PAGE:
The following is a list of resources that may be of use to you as you continue your academic career. If there are others that should be added, let me know.
For writing in a way that keeps content separate from form:
- Markdown is a really useful (and simple!) markup language for writing documents that can quickly and easily be converted to formats such as Word, PDF, or HTML. Any text editor will do for writing in Markdown, and you already have one on your computer (TextEdit if you’re a Mac user, or Notepad if you use Windows). It really is simple — see Lincoln Mullen’s “Markdown: The Syntax You (Probably) Already Know.”
- Over at The Programming Historian, Sarah Simpkin has provided an excellent guide: “Getting Started with Markdown.” Those who’d like to delve deeper might want to check out Tenen and Wythoff’s “Sustainable Authorship in Plain Text Using Pandoc and Markdown.”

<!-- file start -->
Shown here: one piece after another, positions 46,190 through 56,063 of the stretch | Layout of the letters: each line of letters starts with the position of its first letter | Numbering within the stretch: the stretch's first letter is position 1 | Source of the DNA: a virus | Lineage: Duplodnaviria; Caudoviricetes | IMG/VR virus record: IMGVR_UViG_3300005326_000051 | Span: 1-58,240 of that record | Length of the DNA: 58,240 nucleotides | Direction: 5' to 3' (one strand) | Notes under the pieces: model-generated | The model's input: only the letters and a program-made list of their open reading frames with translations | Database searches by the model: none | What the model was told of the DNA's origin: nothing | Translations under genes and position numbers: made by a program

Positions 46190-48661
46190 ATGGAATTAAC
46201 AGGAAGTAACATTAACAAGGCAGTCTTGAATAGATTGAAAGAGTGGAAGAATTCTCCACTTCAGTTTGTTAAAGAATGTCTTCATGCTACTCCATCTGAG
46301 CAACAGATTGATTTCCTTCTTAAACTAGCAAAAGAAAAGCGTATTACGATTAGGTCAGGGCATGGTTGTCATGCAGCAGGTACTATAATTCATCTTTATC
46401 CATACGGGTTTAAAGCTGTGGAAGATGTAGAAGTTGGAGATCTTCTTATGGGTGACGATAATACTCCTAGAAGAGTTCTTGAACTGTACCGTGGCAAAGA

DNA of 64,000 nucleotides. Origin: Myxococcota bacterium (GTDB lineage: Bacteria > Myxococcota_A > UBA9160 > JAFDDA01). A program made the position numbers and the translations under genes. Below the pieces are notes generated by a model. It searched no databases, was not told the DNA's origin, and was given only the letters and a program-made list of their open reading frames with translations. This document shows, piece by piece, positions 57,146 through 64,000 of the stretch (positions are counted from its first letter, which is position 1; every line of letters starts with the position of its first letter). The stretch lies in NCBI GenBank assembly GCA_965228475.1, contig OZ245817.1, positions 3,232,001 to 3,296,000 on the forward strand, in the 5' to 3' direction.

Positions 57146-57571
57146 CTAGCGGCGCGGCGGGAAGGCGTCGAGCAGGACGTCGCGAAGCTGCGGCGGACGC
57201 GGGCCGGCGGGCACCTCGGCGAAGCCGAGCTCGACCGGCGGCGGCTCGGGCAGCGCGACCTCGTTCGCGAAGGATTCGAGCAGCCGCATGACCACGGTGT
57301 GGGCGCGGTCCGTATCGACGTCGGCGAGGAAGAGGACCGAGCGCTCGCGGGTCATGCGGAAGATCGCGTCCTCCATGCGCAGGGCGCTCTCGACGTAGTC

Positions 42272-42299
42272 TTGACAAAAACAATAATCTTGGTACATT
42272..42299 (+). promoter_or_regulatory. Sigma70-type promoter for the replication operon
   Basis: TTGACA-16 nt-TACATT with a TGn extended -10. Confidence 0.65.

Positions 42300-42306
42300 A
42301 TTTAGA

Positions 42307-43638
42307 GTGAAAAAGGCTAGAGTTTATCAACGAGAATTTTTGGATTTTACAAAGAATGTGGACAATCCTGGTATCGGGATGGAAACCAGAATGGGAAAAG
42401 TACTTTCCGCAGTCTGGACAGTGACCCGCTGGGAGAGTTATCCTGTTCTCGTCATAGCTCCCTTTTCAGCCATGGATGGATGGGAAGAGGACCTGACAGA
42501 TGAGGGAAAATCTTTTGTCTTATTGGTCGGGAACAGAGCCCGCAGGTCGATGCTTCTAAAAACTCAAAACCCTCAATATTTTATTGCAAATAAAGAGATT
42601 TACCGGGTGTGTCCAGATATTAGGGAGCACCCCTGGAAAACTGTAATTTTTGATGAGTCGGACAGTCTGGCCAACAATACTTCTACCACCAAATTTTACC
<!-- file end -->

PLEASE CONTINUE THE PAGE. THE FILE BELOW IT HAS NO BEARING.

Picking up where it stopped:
- Pandoc is the file converter that will transform your plain text Markdown files to whatever format you need. The links above can help you get started with it.
For keeping track of your research, nothing beats a good reference manager. The ones listed here are worth considering; each will allow you to easily add new references to your research library, manage PDFs, take notes, and format citations properly. Check them out to see which (if any) best suits your workflow:
- Zotero[1. Professor Aaron Moe has a blog post that includes his screencast about Zotero, as well as links to two webinars on the application. Zotero won’t run on a Chromebook, but it’s possible to run it from a USB drive. This post from Spring 2015 explains how.]